If known, the primary source of the watercourse which produces the waterfall will be listed here. This is helpful in determining whether a waterfall may flow more consistently during certain periods of the year - streams which originate in Springs, Lakes, or Glaciers will often flow more consistently throughout the year than those fueled by simply Runoff. The source of the stream may also be either unknown or undetermined.
A rough estimation of how many months out of the year the stream which produces the waterfall will actually hold water. The vast majority of waterfalls featured on this website will technically be truly perennial waterfalls (those that flow all year long), but some may see their flow dwindle greatly in the late summer months. This figure will not take into account the winter months when the waterfall may freeze, because in such cases the waterfall will very often be inaccessible. Entries which specify a Flow Consistncy of 12 Months should in general have an acceptable flow at any time of year (but may be better during certain periods - see below).
A general estimate of the best period of the year during which time the falls will be considered at optimal conditions, or flowing at their best. There may be variance within the range specified where the flow will be better or worse, but visiting at any time in the range specified (if available) will generally present the waterfall in its best light.Close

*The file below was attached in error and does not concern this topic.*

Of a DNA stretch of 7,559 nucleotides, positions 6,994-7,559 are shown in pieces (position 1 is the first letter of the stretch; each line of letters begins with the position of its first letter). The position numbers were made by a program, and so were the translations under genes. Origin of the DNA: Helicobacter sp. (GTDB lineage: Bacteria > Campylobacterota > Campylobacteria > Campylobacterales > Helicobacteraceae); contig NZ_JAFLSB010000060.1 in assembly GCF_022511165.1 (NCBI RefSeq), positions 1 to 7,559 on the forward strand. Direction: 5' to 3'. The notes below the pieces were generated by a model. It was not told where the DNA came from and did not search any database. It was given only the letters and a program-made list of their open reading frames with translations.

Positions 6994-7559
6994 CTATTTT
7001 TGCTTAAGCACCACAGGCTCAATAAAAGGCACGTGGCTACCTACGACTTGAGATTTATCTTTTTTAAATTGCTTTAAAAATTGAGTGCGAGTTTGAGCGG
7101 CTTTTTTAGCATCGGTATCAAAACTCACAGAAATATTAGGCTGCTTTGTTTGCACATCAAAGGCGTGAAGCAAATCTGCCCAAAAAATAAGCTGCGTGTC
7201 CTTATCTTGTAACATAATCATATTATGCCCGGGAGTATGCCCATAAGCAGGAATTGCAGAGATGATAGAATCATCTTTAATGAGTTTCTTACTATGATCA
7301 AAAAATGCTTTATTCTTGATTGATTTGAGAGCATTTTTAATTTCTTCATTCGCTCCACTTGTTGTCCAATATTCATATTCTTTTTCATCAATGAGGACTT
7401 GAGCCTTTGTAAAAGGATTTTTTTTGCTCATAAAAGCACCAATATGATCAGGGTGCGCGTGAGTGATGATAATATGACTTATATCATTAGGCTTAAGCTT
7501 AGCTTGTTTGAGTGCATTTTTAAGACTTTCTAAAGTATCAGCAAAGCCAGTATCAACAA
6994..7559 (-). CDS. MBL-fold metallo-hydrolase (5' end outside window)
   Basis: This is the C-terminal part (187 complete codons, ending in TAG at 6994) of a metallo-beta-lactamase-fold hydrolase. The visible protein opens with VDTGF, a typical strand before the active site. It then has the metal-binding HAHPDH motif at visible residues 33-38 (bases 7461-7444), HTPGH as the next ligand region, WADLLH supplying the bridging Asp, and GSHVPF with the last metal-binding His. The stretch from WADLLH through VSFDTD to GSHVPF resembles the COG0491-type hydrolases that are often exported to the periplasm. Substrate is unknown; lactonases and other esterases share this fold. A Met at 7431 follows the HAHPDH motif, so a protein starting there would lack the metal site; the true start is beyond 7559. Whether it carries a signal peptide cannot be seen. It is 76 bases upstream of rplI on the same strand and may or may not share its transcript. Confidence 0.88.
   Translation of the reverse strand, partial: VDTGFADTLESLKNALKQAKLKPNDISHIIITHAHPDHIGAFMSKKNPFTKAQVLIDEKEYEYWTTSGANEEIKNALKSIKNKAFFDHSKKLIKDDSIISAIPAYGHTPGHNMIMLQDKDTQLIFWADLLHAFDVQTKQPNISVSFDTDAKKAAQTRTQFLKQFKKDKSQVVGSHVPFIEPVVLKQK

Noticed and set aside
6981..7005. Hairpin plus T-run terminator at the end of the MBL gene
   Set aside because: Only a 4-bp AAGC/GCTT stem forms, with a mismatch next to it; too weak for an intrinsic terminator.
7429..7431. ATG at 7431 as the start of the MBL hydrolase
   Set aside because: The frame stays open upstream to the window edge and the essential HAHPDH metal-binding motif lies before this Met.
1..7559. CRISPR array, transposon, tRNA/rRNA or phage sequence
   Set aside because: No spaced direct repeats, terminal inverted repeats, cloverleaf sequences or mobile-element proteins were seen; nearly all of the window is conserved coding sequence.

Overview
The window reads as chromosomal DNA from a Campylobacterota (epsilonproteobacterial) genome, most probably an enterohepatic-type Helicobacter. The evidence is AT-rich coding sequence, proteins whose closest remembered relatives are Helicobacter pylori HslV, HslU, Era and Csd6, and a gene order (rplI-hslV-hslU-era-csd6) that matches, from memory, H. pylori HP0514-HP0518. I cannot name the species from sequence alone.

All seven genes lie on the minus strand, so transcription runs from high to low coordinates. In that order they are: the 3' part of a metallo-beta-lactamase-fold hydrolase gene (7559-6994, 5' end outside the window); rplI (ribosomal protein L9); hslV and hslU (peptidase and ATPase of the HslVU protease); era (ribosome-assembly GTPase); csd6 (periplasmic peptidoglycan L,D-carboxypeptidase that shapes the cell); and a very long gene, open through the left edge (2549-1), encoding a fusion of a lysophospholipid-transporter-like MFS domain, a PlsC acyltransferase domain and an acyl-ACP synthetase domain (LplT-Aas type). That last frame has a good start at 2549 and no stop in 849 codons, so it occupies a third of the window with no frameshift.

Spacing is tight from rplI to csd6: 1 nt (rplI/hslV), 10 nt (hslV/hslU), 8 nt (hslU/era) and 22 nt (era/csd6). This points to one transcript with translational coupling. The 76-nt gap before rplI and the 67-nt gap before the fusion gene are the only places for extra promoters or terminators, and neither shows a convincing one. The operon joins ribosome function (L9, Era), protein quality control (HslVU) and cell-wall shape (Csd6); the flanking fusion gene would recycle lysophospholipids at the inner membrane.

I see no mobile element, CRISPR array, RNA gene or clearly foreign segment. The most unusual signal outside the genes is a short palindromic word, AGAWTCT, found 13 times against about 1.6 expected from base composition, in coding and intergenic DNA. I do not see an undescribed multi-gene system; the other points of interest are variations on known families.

CatalogedWaterfalls which are Cataloged we have visited and surveyed in person. Statistical information should be quite accurate (for the most part), and exact measurements will often be available (information is not guaranteed to always be up to date). Detailed information, directions, and photographs will almost always be available.
ConfirmedConfirmed Waterfalls are known to exist, should be relatively accurately mapped and geotagged, and the statistical information available will often be dependable. If height information is presented, it may be estimated but should be accurate. Directions will not likely be available.
UnconfirmedUnconfirmed Waterfalls are often marked on a published map, but we have yet to confirm the exact location and / or whether or not its stature is significant enough to qualify for listing in the database. Statistical information may be estimated and may be inaccurate. No directions.
UnknownWaterfalls marked as Unknown are either suspected to exist based on heresay or a hunch, or we have received unverified information suggesting a waterfall may exist near the location provided but cannot corroborate it in any way. Geodata may not be accurate, the location may not be known at all, and statistical information will be estimated and highly inaccurate.
InundatedInundated Waterfalls have been submerged beneath lakes or reservoirs, usually a result of impoundment of a river behind a dam, and most often no longer functionally exist (there may be rare exceptions). We maintain records for these features out of historical importance.
SubterraneanThough not common, some waterfalls can be found entirely underground within cave systems. Access to subterranean waterfalls can vary from easy via developed walkways to requiring a high level of extremely technical spelunking skill, including familiarity with ropework and a distinct lack of claustrophobia.
DisqualifiedWaterfalls which have been marked as Disqualified do not have the necessary stature or features to qualify as a legitimate waterfall according to our criteria. We will maintain records for entries with this status where the feature is well known and / or may have been historically referred to as a waterfall at some point in time.
PostedPosted Waterfalls are known to exist, and we may have a large amount of information associated with them, but are located on private property and are not legally accessible to the general public. Accessing waterfalls with this status should not be attempted without first being explicitly granted permission of the property owner.